Too much or too little weight gain during pregnancy can cause child obesity

Too much or too little weight gain during pregnancy can cause child obesity

Gaining either too much or too little weight during pregnancy appears to increase the risk of child obesity, according to a Kaiser Permanente study published in the American Journal of Obstetrics and Gynaecology.

In one of the largest studies to examine current Institute of Medicine recommendations regarding pregnancy weight gain in relation to child obesity, researchers reviewed the electronic health records of 4,145 racially diverse female members in Northern California who had completed a health survey between 2007 and 2009 and subsequently had a baby. Researchers reviewed the medical records of those children between ages 2 and 5 years old and found that:

  • Among all women who gained more than the recommended weight during pregnancy, 20.4 percent of their children were overweight or obese, compared to 19.5 percent of women who gained less than recommended weight and 14.5 percent of women who gained weight within the guidelines.
  • Women with a normal Body Mass Index measurement before pregnancy who gained less than the recommended amount were 63 percentmore likely to have a child who became overweight or obese.
  • Women with a normal BMI before pregnancy, with weight gain above recommendations, were 80 percent more likely to have an overweight or obese child.

“The stronger association we found among normal weight women who gained too much or too little weight during pregnancy suggests that perhaps weight gain in pregnancy may have an impact on the child that is independent of genetic factors,” said senior investigator Monique M. Hedderson, PhD, Kaiser Permanente Division of Research in Oakland.

“Gaining either too little or too much weight in pregnancy may permanently affect mechanisms that manage energy balance and metabolism in the offspring, such as appetite control and energy expenditure,” said the study’s lead author Sneha Sridhar, MPH, Kaiser Permanente Division of Research.” This could potentially have long-term effects on the child’s subsequent growth and weight.”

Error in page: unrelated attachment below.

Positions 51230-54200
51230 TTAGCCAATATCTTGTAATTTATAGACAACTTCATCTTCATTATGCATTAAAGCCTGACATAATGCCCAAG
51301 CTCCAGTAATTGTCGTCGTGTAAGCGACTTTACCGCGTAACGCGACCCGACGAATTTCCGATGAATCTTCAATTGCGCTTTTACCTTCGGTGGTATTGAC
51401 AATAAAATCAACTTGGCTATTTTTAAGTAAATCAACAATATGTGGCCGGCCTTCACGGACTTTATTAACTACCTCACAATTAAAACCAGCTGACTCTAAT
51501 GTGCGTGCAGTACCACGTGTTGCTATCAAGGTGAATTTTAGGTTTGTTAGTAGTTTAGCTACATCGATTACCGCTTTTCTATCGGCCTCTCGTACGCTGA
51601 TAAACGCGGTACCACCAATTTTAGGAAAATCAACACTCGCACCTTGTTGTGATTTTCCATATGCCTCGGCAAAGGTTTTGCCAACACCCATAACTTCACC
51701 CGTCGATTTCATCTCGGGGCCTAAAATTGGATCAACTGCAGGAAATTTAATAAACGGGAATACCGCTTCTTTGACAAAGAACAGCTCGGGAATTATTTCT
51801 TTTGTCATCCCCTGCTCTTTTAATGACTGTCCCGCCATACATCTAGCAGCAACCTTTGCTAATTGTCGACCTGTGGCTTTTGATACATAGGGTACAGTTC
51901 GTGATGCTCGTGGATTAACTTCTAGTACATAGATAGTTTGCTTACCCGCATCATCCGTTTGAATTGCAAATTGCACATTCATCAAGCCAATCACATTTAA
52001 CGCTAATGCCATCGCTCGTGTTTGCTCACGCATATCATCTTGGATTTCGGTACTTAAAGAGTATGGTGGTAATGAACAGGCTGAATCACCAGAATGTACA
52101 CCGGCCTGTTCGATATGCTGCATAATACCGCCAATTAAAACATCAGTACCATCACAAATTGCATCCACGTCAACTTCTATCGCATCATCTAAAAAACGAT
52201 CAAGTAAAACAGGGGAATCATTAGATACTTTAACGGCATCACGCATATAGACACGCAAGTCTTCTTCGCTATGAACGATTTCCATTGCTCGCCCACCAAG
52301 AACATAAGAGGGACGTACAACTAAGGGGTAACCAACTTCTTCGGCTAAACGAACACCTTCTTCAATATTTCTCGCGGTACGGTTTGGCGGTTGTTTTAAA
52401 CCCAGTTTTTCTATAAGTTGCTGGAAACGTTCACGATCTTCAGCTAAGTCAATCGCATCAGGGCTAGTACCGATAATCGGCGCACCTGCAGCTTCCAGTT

Starting BMI guidelines and weight gain recommendations used in the study are from the Institute of Medicine. For obese women (BMI of 30 or greater), the recommended weight gain during pregnancy is 11 to 20 pounds; for overweight women (BMI between 25 and 29), it is 15 to 25 pounds (7.5 – 12.5kg); for normal weight women (BMI between 18.5 and 25), it is 25 to 35 pounds (12.5 – 17kg); and for underweight women (BMI less than 18.5), it is 28 to 40 pounds (14 – 20kg).

Top tips to maintain a healthy weight during pregnancy and prevent child obesity:

  • Eat starchy foods such as potatoes, bread, rice and pasta
  • Eat fibre-rich foods including oats, beans, peas, lentils, grains, seeds, fruit and vegetables
  • Eat a minimum of five portions of fruit and vegetables every day, in place of high fat and calorie foods
  • Cut back on fried foods, and drinks and confectionery which are high in added sugar
  • Eat breakfast
  • Watch your portions, and consider how often you are eating
  • Do some form of exercise each day such as walking, cycling, swimming, or aerobics


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